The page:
In The Lovers and the Despot, Ross Adam and Robert Cannan recount the bizarre and fantastic story of Shin Sang-ok and Choi Eun-hee, two darlings of the South Korean film industry kidnapped by Kim-Jong-il to make North Korea a leader in world cinema. CineVue’s Maximilian Von Thun spoke to the directorial duo about the making of the film, its unsolved mysteries, and the realities of life in North Korea.
Maximilian Von Thun: Let’s start off by talking about those incredible tapes: How did you get hold of them, and how were you allowed to use them in the film? Was there more fascinating material you weren’t able to include?
Ross Adam & Robert Cannan: To start with, we were only aware of one tape, which was a recording of Kim Jong-il confessing the kidnappings. We only learned around six months before the end that there were more, which as you can imagine changed our plans quite a bit! Initially we approached the CIA and asked them for transcripts, as we knew they had gone through the tapes in detail but they refused to even acknowledge their existence, because the case is still classified. So we went and got them from Choi herself, untranslated and untranscribed. After getting them all translated – which was costly because Kim had a very specific accent and spoke incredibly fast – we discovered all kinds of conversations between Kim, Shin and Choi.
Some of it is quite amusing, such as talk about getting their films into lots of festivals and getting Alain Delon to act in them. But in the end, choosing what to include was relatively simple: everything had to either move the story forward, paint the characters or deepen the relationship between Shin and Kim. So a lot of that peripheral material didn’t get included.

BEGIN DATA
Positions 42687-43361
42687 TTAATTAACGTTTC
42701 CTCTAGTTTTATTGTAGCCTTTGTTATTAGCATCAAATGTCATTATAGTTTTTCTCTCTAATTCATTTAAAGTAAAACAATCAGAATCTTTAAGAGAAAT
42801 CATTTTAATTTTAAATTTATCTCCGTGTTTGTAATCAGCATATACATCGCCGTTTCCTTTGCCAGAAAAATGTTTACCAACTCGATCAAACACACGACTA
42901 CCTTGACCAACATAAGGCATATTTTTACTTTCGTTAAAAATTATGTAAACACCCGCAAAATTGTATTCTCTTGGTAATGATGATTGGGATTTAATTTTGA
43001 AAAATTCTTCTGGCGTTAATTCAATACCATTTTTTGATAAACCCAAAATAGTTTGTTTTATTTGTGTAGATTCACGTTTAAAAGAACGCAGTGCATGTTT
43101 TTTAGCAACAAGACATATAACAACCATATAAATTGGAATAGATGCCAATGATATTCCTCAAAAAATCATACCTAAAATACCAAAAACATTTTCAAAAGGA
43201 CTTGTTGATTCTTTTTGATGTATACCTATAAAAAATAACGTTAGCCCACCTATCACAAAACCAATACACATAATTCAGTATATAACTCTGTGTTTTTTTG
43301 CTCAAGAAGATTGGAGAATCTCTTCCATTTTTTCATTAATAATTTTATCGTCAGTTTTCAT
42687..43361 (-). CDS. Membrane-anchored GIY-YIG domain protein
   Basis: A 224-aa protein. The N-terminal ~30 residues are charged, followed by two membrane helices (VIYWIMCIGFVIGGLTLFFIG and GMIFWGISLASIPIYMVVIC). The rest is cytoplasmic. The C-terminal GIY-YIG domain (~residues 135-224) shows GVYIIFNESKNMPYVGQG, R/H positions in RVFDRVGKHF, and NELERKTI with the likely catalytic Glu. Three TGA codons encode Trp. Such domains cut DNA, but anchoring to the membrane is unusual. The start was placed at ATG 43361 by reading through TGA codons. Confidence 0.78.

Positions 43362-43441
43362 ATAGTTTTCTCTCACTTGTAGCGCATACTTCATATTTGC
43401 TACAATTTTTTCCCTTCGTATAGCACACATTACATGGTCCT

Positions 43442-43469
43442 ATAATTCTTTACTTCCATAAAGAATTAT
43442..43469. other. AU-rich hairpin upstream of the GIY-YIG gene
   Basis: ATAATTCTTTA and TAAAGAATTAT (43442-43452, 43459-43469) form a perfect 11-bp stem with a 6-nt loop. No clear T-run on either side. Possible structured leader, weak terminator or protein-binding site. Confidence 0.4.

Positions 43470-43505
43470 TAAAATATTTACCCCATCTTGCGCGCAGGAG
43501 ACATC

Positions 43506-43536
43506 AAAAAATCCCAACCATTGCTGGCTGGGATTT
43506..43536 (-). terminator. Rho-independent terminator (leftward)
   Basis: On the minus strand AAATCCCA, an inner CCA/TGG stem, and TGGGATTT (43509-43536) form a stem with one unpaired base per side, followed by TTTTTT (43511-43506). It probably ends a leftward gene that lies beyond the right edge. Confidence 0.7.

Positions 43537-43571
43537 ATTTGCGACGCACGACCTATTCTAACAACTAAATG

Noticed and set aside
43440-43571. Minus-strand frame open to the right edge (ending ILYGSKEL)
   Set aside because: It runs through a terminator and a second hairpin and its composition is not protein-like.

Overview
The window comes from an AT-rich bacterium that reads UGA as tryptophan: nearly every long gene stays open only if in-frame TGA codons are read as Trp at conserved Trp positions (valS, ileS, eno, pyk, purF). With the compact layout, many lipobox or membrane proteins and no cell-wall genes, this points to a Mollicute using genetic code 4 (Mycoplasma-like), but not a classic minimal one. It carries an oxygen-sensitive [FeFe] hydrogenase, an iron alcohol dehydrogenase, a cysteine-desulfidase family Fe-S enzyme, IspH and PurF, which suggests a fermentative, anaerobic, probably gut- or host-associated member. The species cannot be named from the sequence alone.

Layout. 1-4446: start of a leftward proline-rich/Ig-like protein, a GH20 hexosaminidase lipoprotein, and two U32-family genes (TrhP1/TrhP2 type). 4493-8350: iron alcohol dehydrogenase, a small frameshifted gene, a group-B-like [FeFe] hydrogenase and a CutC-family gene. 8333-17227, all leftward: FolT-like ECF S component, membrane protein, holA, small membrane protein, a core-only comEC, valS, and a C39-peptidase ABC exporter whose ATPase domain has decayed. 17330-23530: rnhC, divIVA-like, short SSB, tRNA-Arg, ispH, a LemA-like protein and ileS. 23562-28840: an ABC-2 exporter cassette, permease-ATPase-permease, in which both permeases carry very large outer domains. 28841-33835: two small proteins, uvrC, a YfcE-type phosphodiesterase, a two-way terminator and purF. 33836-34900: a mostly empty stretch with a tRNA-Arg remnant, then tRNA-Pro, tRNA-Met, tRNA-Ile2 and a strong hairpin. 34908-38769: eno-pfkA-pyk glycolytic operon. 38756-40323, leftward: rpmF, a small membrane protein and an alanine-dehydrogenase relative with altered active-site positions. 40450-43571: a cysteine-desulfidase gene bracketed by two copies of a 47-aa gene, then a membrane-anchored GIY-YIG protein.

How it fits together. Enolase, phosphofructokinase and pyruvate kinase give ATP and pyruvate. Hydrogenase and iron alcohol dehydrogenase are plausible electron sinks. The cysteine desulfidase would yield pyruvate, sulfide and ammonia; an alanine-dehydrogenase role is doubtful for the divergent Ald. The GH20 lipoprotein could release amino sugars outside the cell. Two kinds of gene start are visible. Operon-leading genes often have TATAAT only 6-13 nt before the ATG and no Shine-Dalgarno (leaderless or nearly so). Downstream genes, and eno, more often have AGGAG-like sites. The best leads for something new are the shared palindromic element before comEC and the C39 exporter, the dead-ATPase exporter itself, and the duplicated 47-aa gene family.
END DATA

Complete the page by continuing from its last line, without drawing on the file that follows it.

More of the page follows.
MVT: While it’s great that Choi gave you permission to make a film about her and Shin’s story, she seems quite guarded when she is being interviewed, especially when it comes to her relationship with Shin. Do you feel she kept an important part of the story from you?
RA/RC: We wouldn’t say she kept the story from us. But we do know what you mean about Shin – she found it hard to think back to the time of his affair [with another actress], and indeed she may have never forgiven him if not for the extreme circumstances of their reunion [in North Korea, after Shin had been imprisoned and tortured]. While we initially thought she was scared of criticising Kim Jong-il or North Korea, as time went on we saw that this was more a case of Stockholm syndrome. She – and you see this in the film – felt guilty when she spoke of their escape. That was a big surprise to us, but it seems that in the time she spent with Kim in captivity, she warmed to him and even empathised with him. She describes him as charming, as a frustrated artist who wasn’t actually going to harm her.
MVT: Is that tied to the comfortable environment Kim eventually placed both of them into?
RA/RC: Both of them loved filmmaking, and they were given incredible opportunities and treated like celebrities there. So despite the circumstances, they were grateful for that. But we would bring it back to the Stockholm syndrome idea. Choi didn’t have many people to interact with except Kim, and she may have even credited him for reuniting her and Shin. Furthermore, she didn’t have any other option but to survive. Like much of the populace, she came to believe in the performance – it’s often easier to live a lie than continuously challenge it. Something you notice in the tapes is how intelligent and manipulative Kim was; he knew how to get what he wanted. He manipulated Choi to give him what he wanted, and bathed her in a certain degree of luxury. But there was always a nasty threat of violence beneath the surface.
MVT: Given the doubts about the veracity of Shin’s account of his kidnapping that exist, why did you choose not to explore that in greater depth in the film?